PA shops aid EATA in its bid to halt new law proposals

The European Association for the Treatment of Addiction (EATA) has

taken on lobbying agency help in a bid to halt new laws that it believes

could devastate its sector.



The campaigning body for UK rehabilitation centres estimates that as

many as half of all rehab beds could be lost when the regulations come

into force next April.



Consolidated Communications in London and PS Communications Consultants

in Edinburgh are campaigning on EATA's behalf for rehab centres to be

excluded from the set of standards, which apply to all other forms of

residential care.



This is because requirements outlined in the standards such as

guaranteed single rooms for young residents would be too costly and

would interfere with certain rehab therapy that requires patients to

share rooms.



The agencies are taking part in a joint lobbying and media relations

campaign, on a project basis, until next month.



The campaign includes targeting MPs with rehab centres in their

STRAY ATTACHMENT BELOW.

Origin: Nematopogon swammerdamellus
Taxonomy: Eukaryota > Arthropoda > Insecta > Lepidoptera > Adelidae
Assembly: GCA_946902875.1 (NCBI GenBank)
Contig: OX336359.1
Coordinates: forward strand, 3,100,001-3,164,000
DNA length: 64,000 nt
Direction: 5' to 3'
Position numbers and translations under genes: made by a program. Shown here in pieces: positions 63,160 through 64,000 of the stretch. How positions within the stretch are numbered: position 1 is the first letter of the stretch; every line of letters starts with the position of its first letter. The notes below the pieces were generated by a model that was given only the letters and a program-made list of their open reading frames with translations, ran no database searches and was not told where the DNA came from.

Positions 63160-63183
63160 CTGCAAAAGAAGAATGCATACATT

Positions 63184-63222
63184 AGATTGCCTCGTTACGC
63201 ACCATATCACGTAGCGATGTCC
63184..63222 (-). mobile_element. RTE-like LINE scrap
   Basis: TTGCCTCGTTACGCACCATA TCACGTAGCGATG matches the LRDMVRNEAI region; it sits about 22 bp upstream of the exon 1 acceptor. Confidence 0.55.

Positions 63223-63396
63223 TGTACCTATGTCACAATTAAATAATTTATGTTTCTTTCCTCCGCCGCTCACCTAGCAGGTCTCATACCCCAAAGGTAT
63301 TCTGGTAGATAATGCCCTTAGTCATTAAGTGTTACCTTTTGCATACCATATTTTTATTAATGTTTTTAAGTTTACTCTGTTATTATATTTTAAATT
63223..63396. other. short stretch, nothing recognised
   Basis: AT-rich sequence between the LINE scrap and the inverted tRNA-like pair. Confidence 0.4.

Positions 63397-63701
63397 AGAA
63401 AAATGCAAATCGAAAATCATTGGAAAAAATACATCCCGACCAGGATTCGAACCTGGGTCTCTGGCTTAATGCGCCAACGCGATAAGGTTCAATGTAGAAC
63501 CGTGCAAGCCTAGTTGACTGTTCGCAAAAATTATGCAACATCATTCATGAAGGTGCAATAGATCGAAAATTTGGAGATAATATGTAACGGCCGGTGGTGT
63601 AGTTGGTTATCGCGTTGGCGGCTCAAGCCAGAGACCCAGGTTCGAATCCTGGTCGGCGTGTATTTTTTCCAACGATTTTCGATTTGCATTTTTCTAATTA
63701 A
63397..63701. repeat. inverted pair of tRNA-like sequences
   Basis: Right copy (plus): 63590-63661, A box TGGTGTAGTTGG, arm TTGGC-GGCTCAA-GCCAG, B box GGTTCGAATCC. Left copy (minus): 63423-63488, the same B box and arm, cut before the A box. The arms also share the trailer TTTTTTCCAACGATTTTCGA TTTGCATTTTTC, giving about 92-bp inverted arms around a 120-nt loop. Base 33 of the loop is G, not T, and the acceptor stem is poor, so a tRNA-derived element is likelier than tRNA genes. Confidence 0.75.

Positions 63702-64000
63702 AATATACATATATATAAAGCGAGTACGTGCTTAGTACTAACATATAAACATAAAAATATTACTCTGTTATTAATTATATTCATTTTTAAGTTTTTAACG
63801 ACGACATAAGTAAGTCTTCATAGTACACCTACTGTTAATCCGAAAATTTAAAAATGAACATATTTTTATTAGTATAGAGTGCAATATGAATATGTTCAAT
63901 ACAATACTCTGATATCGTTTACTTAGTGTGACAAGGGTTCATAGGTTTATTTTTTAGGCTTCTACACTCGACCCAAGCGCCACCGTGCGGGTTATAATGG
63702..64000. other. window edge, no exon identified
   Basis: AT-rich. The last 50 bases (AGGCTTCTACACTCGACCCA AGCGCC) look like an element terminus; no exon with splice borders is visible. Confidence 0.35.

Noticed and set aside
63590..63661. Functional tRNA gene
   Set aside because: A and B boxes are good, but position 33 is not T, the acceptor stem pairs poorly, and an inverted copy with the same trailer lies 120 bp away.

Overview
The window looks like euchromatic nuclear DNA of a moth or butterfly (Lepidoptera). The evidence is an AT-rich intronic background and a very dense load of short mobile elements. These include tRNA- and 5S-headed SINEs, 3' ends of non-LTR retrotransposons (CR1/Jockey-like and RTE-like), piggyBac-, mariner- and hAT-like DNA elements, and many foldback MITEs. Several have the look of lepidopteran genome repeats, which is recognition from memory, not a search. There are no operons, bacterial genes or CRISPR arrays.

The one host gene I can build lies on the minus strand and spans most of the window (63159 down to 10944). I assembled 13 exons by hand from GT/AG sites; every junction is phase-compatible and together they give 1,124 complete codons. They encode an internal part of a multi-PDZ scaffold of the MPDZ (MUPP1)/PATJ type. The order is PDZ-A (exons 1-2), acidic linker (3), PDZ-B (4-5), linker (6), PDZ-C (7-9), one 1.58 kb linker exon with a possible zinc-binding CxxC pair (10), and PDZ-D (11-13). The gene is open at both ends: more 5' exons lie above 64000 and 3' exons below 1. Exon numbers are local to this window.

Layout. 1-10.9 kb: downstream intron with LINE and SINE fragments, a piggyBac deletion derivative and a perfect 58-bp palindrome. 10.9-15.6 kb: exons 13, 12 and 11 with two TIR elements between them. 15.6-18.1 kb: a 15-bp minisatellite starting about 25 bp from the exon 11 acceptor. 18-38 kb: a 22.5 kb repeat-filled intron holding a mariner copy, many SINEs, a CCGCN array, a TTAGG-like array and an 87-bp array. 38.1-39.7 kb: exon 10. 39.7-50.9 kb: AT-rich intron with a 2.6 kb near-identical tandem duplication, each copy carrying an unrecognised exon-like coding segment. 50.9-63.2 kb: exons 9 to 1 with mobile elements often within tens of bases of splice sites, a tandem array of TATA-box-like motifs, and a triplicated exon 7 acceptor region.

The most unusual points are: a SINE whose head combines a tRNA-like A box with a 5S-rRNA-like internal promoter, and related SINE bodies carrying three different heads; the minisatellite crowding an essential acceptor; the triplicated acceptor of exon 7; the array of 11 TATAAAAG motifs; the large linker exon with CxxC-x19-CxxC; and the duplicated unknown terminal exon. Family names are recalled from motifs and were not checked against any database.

constituencies along with influential local radio stations.



Consolidated director of public affairs Ed Vaizey said the regulations

were set to be discussed by Parliament after it resumes next month. The

regulations will be enforced by the National Care Standards Commission,

the Government's newly created watchdog to monitor standards in social

care.



EATA has 120 members, most of whom are UK-based voluntary and

independent treatment providers. The body estimates that between its

members it provides more than 50 per cent of community-based residential

treatment, as well as prison-based services.



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